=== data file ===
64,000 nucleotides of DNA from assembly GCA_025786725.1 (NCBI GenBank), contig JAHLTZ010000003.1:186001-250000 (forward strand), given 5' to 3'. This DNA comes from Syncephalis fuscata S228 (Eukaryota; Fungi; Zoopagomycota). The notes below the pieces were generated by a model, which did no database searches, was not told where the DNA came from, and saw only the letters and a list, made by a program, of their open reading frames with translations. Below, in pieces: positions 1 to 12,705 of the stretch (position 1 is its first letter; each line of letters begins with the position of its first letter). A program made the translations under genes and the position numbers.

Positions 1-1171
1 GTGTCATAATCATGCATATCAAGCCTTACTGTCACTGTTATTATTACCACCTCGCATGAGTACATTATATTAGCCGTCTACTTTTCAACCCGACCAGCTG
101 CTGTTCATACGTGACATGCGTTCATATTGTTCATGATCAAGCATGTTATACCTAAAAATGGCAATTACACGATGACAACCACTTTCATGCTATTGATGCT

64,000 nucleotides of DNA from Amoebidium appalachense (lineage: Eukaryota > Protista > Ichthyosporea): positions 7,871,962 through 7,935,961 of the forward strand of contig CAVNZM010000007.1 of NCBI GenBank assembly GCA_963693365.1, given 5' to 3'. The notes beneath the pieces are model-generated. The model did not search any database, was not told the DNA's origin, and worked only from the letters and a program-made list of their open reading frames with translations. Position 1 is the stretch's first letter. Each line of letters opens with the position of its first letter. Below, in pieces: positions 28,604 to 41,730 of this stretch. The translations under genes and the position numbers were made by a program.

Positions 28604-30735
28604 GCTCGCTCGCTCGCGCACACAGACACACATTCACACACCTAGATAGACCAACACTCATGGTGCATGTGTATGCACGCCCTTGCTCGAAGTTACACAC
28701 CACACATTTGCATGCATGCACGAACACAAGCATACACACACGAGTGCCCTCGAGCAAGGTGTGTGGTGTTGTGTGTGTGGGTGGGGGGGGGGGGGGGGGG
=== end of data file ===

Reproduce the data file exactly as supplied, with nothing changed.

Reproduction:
64,000 nucleotides of DNA from assembly GCA_025786725.1 (NCBI GenBank), contig JAHLTZ010000003.1:186001-250000 (forward strand), given 5' to 3'. This DNA comes from Syncephalis fuscata S228 (Eukaryota; Fungi; Zoopagomycota). The notes below the pieces were generated by a model, which did no database searches, was not told where the DNA came from, and saw only the letters and a list, made by a program, of their open reading frames with translations. Below, in pieces: positions 1 to 12,705 of the stretch (position 1 is its first letter; each line of letters begins with the position of its first letter). A program made the translations under genes and the position numbers.

Positions 1-1171
1 GTGTCATAATCATGCATATCAAGCCTTACTGTCACTGTTATTATTACCACCTCGCATGAGTACATTATATTAGCCGTCTACTTTTCAACCCGACCAGCTG
101 CTGTTCATACGTGACATGCGTTCATATTGTTCATGATCAAGCATGTTATACCTAAAAATGGCAATTACACGATGACAACCACTTTCATGCTATTGATGCT

64,000 nucleotides of DNA from Amoebidium appalachense (lineage: Eukaryota > Protista > Ichthyosporea): positions 7,871,962 through 7,935,961 of the forward strand of contig CAVNZM010000007.1 of NCBI GenBank assembly GCA_963693365.1, given 5' to 3'. The notes beneath the pieces are model-generated. The model did not search any database, was not told the DNA's origin, and worked only from the letters and a program-made list of their open reading frames with translations. Position 1 is the stretch's first letter. Each line of letters opens with the position of its first letter. Below, in pieces: positions 28,604 to 41,730 of this stretch. The translations under genes and the position numbers were made by a program.

Positions 28604-30735
28604 GCTCGCTCGCTCGCGCACACAGACACACATTCACACACCTAGATAGACCAACACTCATGGTGCATGTGTATGCACGCCCTTGCTCGAAGTTACACAC
28701 CACACATTTGCATGCATGCACGAACACAAGCATACACACACGAGTGCCCTCGAGCAAGGTGTGTGGTGTTGTGTGTGTGGGTGGGGGGGGGGGGGGGGGG